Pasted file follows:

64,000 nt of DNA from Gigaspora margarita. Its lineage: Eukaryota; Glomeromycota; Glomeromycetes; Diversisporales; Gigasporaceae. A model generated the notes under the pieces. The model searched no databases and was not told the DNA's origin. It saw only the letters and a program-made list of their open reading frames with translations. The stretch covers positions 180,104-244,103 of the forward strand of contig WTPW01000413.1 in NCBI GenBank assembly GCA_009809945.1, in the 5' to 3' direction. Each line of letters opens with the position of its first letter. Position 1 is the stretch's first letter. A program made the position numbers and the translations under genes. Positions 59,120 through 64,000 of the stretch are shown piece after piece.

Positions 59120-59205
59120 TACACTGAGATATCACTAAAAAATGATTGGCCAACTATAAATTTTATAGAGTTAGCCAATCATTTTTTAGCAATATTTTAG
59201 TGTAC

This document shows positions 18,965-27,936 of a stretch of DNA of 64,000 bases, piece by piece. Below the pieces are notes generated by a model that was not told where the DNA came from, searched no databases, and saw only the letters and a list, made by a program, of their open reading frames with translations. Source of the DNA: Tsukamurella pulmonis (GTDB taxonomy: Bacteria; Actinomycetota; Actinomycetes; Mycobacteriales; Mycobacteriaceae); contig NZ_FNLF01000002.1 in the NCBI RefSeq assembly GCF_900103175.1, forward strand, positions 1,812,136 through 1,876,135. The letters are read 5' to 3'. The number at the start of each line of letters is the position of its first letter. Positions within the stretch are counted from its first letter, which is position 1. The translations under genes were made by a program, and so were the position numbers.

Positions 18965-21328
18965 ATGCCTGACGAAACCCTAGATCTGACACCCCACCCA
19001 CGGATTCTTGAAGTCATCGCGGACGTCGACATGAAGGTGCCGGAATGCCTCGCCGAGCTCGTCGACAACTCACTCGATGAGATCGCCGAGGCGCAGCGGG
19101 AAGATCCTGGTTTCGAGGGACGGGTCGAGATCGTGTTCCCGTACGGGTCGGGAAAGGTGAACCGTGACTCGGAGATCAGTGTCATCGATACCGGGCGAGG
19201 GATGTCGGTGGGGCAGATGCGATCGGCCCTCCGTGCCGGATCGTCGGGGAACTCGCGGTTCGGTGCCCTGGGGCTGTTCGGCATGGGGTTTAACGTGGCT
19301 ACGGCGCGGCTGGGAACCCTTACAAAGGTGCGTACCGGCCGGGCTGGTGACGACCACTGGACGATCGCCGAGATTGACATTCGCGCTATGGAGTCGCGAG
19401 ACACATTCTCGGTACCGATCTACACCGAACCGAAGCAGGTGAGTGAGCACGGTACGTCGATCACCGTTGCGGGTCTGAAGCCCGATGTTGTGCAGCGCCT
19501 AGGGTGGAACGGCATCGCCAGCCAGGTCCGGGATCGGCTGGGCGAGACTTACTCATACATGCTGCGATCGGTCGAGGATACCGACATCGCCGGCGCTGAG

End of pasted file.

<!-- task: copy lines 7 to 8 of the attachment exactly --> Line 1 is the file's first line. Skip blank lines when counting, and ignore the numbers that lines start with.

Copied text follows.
18965 ATGCCTGACGAAACCCTAGATCTGACACCCCACCCA
19001 CGGATTCTTGAAGTCATCGCGGACGTCGACATGAAGGTGCCGGAATGCCTCGCCGAGCTCGTCGACAACTCACTCGATGAGATCGCCGAGGCGCAGCGGG